-

2

Table 2 Results after the treatment in 53 patients who had routine follow up for 5 years

Hypercalciuria (HCaU) was established in 49% (26/53) of the subjects (Table 1). The hypercalciuric patients were treated by indapamide of 2.5 miligrams/day and potassium citrate (30-60 mEq/day). Potassium citrate was used to prevent the HCU secondary to indapamide treatment. During the follow up, stone recurrence occurred in only one patient in whom HCaU never improved. More than 50% of the patients with HCaU reached normal level by this treatment. Interestingly, when detected as the sole pathology, HCaU improved in all patients during the 5 years period (Table 2). Hyperoxaluria was determined in 32% (17/53) of the subjects (Table 1). It was treated by correcting the dietary habits and encouraging high fluid intake. It recovered in 41% of the patients. However, new stone formation appeared in 1 patient while hyperoxaluria persisted in 8 patients (Table 2).

During the five years, more than 3 parameters became abnormal in 9 (17%) and less than three parameters became abnormal in 12 (23%) patients. Interestingly, 5 of 7 patients whose parameters were normal initially, revealed various abnormalities during the follow up. In 5 (1%) patients the same abnormal parameters never changed. In 14 (26%) patients all of the parameters improved whereas at least one parameter recovered in 13 (25%) patients (Table 2). Stone recurrence was seen in 2 (4%) patients whose parameters were always abnormal. Primary hyperparathyroidism was detected in 5 (9%) patients. These patients were treated by surgically. Urine volumes lower than 2000 ml were accepted as a risk factor and were detected in 6 (13%) patients. These cases were treated by adequate fluid intake to have a daily urine volume of 2000 ml. Urine volumes were turned to normal in 3 patients (50%). New stone formation occurred in 1 patient Table 1 & 2.

Discussion

Nephrolithiasis is affecting 1-5% of the population in industrialized countries.7 Most of these stones could be treated by SWL or endoscopic surgery (URS, PNL). However, high recurrence rates are still problem for either the patient or the clinician.4 Therefore, metabolic evaluation is a crucial step in the treatment of stone disease. Detailed history focusing on occupation, previous use of medications, dietary and lifestyle habits, recurrent urinary tract infections and underlying disorders that can predispose to stone formation should be examined. History and physical examination are the cornerstones in evaluation of stone formers.8 The patients should be classified as high (PHR) or low risk for recurrence (PLR). In the next step, SE or comprehensive evaluation (CE) are performed before preventive medical treatment.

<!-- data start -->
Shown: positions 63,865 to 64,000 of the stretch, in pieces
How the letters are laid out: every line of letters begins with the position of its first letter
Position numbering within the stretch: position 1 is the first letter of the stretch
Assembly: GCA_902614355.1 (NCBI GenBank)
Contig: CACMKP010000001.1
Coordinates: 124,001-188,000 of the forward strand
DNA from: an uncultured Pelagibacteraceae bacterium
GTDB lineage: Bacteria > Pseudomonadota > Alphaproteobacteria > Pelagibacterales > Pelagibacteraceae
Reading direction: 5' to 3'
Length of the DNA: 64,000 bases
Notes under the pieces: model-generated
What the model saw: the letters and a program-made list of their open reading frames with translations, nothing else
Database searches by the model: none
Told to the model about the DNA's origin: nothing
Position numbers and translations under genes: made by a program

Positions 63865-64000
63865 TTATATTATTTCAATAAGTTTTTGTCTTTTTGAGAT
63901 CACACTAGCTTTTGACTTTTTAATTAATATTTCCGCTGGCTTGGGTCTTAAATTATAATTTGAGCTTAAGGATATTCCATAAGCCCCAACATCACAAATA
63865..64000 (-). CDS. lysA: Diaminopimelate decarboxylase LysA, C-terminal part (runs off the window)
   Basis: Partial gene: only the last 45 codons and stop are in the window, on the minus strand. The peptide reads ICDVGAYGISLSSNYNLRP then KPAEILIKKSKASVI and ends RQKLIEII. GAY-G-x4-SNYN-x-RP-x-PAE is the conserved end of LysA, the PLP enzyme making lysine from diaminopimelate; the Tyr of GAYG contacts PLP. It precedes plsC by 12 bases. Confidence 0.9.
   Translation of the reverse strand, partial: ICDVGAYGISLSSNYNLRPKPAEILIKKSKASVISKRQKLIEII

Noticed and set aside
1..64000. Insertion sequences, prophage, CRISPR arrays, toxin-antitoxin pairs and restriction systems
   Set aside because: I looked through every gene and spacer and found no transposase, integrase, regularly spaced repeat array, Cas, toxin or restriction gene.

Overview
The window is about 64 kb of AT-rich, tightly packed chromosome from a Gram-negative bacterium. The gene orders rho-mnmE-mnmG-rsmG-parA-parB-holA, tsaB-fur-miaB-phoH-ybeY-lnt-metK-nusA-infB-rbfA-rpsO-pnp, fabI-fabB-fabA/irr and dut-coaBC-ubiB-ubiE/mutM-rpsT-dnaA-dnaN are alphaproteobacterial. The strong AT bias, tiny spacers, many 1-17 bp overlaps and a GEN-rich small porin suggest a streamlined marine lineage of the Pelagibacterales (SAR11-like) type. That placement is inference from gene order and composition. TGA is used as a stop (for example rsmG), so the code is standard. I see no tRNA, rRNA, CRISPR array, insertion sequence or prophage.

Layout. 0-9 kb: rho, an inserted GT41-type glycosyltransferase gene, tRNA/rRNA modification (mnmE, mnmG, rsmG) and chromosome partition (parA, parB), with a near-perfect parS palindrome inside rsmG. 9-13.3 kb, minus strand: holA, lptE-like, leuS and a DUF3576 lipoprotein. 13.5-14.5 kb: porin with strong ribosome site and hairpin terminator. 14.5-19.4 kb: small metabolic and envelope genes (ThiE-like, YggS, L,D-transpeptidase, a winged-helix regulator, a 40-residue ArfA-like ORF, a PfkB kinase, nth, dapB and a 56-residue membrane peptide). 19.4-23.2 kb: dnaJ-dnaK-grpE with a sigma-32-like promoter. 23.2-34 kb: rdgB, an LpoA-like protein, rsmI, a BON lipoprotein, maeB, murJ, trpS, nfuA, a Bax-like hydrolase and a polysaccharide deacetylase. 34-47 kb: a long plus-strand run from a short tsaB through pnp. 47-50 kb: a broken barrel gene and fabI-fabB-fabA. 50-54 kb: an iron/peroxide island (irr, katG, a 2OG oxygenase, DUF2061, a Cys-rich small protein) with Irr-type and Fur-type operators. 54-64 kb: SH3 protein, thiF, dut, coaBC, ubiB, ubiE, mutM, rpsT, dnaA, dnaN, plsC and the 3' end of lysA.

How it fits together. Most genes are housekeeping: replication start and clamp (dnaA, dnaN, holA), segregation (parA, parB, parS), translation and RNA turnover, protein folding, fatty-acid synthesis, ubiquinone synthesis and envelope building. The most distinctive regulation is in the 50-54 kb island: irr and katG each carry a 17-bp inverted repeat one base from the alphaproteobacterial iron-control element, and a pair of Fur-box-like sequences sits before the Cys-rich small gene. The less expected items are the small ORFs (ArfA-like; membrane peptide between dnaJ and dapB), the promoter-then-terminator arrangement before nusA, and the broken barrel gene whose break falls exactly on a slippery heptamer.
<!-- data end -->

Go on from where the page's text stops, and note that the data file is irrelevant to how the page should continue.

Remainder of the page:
Some authors stated that the stone recurrence rate was also important. Despite the high remission rates of medical prophylaxis in calcium stone formers (SF), medical prevention has been mentioned to be non cost effective in patients forming stones less frequently than once every 3 years.7,9,10 In the present study stone formation period less than one in 3 years were excluded. Simple metabolic evaluation is recommended in patients with low risk for stone recurrence.

However, it is debate whether a single 24- hour urine collection is enough for metabolic evaluation, or not. Some authors stated that only one urine specimen was not enough in metabolic evaluation to reflect the pathology.11,12 One should be collected under random diet and the other after restriction. This may be useful especially for classifying the subtypes of hyper calciuria. On the other hand, Pak et al supports a single 24 hour urine collection.13 In the study, we checked the sample of urine collected in 24 hours urination with standard diet. However, distinct from the other studies, we evaluated patients with high risk for stone recurrence. Preservation of urine seemed to be difficult by the method performed in the study, since we had only one urine sample to investigate. Ferraz et al concluded that post delivery acidification or alkalinization of urine samples did not modify the measured levels of urinary OX, Ca, Mg, creatinine and UA and change on CIT was not relevant allowing all parameters to be determined in a single urine sample [14]. We measured urinary volume, pH in the 24 hour urine sample, and the half part of the sample was acidified for OX, Ca, Mg and CIT calculation and the other half part was alkalanized for UA determination as Ferraz et al recommended.14